The fight over older music continues.
Ricky Spicer, a singer who joined a pair of singing twins in 1970 to form the Jackson Five-esque group The Ponderosa Twins Plus One (Spicer being that suffixed "one"), has filed a suit seeking class action status against and damages from a large cross-section of the digital music landscape -- Spotify, Apple, Google, SoundCloud, iHeartMedia, Pandora and Sony Computer Entertainment -- over royalties related to pre-1972 recordings. Spicer's action directly relates to several other ongoing cases, all related to the same complex issues of copyright ownership and music licensing.
The case centers around these various tech giants publicly performing (through streams) recordings that were created before those recordings came under the protection of federal copyright law, which went into effect Feb. 15, 1972. That law left those copyrights' fates to be decided state-by-state, thus leaving streaming companies which have secured federal, statutory licenses hanging in the breeze, as it were. Spicer claims none of the defendants have received "a valid license to... distribute the intellectual property owned by Ricky Spicer" and the other members of the Twins.
The new action most closely resembles a suit brought almost exactly a year ago over recordings from Hot Tuna and the Flying Burrito Brothers, among others. That case was dismissed shortly after being filed.
Notably, the filing says the various defendants may have thought they had licensed his album. In the filing Spicer makes the allegation that a "phantom party... used back channels and private under-the-table dealings to transfer licenses that ultimately wound up in the hands of Defendants."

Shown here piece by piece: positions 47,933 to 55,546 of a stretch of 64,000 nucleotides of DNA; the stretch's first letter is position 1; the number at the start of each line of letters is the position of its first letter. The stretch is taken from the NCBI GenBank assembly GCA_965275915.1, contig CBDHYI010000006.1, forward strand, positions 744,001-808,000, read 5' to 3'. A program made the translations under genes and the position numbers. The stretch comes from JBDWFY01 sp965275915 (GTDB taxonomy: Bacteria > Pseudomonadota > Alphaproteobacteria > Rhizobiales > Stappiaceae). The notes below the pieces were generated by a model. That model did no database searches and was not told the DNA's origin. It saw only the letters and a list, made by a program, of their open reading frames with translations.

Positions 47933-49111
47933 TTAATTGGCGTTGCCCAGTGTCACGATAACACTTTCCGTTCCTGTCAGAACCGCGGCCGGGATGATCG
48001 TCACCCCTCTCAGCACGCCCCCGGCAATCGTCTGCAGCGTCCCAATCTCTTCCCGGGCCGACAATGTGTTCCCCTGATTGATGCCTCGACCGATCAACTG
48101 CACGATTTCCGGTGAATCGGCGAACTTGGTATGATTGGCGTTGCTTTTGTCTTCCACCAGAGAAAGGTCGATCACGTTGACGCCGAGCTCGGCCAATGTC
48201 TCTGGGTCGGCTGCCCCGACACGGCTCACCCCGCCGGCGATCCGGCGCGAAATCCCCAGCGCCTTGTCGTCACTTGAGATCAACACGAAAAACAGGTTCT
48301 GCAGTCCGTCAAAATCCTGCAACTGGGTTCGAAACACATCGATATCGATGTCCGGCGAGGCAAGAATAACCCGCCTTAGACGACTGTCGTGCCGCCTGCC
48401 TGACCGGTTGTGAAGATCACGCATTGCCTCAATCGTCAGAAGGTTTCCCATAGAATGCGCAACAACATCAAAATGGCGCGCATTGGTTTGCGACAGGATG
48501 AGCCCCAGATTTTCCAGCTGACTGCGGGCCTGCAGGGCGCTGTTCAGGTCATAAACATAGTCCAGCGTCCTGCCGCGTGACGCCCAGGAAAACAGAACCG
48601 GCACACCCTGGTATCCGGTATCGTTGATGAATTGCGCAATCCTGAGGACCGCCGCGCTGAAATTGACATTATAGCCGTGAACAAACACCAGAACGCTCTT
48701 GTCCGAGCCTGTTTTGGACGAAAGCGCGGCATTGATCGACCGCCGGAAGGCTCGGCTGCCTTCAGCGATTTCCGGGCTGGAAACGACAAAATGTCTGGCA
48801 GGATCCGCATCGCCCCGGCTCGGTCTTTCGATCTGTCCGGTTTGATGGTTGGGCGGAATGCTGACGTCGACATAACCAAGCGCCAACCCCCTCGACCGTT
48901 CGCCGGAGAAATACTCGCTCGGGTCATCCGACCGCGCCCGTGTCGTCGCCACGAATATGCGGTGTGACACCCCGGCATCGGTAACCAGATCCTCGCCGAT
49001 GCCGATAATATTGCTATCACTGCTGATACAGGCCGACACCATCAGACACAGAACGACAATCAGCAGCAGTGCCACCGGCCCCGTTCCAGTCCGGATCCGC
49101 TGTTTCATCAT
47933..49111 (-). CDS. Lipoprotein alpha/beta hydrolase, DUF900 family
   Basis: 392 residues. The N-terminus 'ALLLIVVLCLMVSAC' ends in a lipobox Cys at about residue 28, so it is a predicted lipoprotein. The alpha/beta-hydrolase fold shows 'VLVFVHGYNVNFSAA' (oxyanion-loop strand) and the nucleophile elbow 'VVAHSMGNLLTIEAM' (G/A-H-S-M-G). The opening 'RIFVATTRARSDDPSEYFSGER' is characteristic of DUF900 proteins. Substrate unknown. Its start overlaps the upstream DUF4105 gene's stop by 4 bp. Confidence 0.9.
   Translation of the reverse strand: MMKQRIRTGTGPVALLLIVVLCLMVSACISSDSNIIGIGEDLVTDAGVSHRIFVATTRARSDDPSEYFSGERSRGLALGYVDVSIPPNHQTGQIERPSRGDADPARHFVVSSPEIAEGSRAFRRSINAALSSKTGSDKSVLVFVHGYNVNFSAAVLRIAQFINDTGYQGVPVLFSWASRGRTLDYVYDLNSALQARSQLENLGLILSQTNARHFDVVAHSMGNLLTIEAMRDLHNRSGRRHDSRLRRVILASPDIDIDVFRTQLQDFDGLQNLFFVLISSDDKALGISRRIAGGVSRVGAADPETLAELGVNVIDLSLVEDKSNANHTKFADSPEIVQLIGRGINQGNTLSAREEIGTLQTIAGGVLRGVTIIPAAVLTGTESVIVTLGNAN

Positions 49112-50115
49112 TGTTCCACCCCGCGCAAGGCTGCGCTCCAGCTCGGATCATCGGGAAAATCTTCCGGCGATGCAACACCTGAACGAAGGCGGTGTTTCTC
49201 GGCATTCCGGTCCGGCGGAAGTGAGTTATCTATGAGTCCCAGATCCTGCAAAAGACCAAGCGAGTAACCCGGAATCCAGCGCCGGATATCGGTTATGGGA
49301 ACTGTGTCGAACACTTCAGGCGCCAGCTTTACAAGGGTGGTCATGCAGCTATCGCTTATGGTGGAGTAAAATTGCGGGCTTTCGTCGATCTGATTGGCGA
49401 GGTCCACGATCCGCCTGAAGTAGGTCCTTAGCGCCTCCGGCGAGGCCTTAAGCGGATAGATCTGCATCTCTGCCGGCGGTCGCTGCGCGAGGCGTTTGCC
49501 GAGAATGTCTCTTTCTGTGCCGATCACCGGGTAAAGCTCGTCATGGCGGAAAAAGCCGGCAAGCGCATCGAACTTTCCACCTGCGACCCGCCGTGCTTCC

Spicer's difficult childhood, outlined briefly in his document, led him from an orphanage to a high school talent competition to joining the Ponderosa Twins, eventually becoming best known for the song "Bound," which was recently sampled by Kanye West (royalties for which Spicer sued over) in his song "Bound 2." The group eventually disbanded in 1975 after seeing little to no payment from touring or recording, Spicer's filing claims.
Previous suits over pre-1972 recordings have led to sizable settlements from Pandora, which paid $90 million to the major record labels, and SiriusXM, whose own fight led to the company paying $210 million with several labels that included the three majors (Sony Music, Universal Music Group and Warner Music Group).
Pandora addressed the new action, saying it "can’t speak to this latest suit, but settled this issue with the major labels in order to focus on developing greater partnerships within the industry. Though there is no existing federal sound recording copyright, Pandora has repeatedly voiced our support for full federalization of pre-1972 sound recordings.”
Spotify had no comment on the new filing. A person close to the situation claims Apple pays for pre-1972 recordings. iHeartMedia, Google, Sony Computer Entertainment and SoundCloud did not respond to a request for comment at press time.